HR needs to always expand its knowledge base. Whether you are hesitant to work with unions or accepting of the union’s philosophy, it is always good to listen to what an iconic union leader has to say about how to improve workplace relationships, and in this case union-management relations.
Buzz Hargrove is one of the most prominent union leaders that Canada has ever seen. He spent over 40 years working in the trenches of Canadian Labour Relations with much of that time as President of the Canadian Autoworkers Workers Union (now Uniform).
Depending on how the HR department integrates itself with the union they will have drastically diametric outcomes and relationships within the organization. From the video interview clip done by the Canadian HR Reporter, Buzz gives HR advice on work with a union which includes the following:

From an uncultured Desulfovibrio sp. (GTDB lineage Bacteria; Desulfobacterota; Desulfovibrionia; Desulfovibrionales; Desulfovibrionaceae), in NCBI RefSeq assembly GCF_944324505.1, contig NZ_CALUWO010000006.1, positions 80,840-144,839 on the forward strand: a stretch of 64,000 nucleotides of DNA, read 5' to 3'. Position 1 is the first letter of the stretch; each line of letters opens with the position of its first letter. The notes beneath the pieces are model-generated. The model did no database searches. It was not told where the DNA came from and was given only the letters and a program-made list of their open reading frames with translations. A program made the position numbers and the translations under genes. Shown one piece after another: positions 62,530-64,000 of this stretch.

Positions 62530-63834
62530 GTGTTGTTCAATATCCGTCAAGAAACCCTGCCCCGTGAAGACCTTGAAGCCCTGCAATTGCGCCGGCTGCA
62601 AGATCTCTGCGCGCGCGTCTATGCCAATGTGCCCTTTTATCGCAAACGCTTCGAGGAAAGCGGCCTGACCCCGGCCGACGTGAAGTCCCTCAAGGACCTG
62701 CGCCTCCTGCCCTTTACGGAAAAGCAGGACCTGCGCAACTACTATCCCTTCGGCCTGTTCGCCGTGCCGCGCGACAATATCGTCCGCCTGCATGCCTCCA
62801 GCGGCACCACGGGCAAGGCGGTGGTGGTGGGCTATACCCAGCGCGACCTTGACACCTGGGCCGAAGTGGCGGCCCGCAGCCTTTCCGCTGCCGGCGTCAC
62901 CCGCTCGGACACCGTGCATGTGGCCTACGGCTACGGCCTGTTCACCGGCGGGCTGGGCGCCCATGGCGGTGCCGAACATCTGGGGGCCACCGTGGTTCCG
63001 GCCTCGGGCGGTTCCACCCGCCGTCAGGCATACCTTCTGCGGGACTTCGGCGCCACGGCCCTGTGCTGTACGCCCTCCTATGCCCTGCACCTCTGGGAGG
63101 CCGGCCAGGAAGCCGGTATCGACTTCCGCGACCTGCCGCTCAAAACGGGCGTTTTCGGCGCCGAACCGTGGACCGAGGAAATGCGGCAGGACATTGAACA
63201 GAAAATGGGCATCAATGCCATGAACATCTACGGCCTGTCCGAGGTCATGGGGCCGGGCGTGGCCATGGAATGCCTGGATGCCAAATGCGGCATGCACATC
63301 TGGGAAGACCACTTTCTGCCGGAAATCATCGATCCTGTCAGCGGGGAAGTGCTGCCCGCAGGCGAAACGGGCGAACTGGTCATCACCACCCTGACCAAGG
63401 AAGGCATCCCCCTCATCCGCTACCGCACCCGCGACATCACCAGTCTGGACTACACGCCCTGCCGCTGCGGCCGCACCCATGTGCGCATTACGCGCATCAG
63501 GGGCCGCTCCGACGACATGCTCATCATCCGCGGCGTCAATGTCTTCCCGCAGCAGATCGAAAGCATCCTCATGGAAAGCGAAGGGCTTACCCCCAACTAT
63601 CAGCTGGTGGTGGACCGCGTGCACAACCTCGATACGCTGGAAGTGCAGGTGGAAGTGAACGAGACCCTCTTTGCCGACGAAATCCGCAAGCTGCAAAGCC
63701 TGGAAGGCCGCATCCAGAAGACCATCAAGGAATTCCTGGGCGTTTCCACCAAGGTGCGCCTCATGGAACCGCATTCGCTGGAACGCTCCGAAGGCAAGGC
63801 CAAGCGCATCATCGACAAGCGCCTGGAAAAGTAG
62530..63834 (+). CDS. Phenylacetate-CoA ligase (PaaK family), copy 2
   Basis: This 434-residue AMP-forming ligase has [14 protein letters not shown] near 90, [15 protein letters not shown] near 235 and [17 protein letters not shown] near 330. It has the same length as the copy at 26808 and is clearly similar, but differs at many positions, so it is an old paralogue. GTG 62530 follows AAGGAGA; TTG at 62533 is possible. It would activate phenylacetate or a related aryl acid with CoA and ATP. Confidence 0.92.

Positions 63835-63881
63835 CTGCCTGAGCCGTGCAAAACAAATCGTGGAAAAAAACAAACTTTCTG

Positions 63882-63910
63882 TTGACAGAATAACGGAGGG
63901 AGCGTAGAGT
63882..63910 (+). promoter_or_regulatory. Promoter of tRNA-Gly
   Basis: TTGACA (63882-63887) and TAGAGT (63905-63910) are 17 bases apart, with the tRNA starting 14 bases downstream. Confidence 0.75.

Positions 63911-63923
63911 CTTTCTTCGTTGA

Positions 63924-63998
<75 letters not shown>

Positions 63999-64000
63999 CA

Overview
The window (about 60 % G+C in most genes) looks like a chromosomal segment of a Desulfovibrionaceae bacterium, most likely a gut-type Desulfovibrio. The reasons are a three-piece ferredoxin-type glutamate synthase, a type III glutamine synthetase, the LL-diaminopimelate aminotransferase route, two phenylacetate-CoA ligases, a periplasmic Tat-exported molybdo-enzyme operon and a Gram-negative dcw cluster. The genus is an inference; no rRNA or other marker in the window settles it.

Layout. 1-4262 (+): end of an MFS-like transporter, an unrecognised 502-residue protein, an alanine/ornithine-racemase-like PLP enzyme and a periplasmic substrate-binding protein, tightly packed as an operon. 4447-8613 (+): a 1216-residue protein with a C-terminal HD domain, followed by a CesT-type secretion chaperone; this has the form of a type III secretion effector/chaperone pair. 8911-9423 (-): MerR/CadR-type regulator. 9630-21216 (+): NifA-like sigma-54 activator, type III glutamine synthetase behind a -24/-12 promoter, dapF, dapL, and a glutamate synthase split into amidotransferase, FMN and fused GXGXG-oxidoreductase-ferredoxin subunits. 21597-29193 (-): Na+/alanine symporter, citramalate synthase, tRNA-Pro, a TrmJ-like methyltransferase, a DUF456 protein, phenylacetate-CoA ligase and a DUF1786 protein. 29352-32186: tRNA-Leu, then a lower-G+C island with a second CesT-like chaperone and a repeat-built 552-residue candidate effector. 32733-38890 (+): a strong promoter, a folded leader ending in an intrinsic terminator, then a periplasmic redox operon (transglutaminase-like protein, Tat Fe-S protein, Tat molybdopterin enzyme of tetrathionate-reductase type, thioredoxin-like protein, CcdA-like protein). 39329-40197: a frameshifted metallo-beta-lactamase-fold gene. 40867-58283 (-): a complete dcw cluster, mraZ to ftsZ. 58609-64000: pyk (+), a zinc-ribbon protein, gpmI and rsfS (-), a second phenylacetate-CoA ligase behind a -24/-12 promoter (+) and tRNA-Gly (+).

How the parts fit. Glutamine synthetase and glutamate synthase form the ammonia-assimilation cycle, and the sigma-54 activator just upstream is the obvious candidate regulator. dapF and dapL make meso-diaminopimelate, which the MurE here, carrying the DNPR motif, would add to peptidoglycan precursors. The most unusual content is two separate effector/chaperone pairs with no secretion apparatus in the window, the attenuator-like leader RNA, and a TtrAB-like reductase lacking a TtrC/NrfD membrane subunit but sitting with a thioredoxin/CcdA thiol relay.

Even if you never plan on working directly in an unionized environment it is always wise as an HR professional to understand how unions work and how unionization will affect the day to day operations of the workplace.
Research what happened with Buzz Hargrove over the closing of the Molson Plant in Barrie Ontario in 1999.
If you were the leader of Molson’s HR department during the above event, what would your recommended response be?
What is good for one is not always good for the other!
To become a seasoned HR professional one needs to know not only the basics but understand the complexities of union management relationships. Having an understanding of patterned bargaining is one of those invaluable HR insights that will boost your HR career.
Collective Bargaining negotiations are always a complex dance between two parties. In many cases it involves not just the union and management at a single negotiations table but will include other employers that are represented by the same union. That has been the case for collective bargaining in the Auto Manufacturing Industry with Ford, GM and Chrysler in Ontario for decades. However, that may be changing in this round of negotiations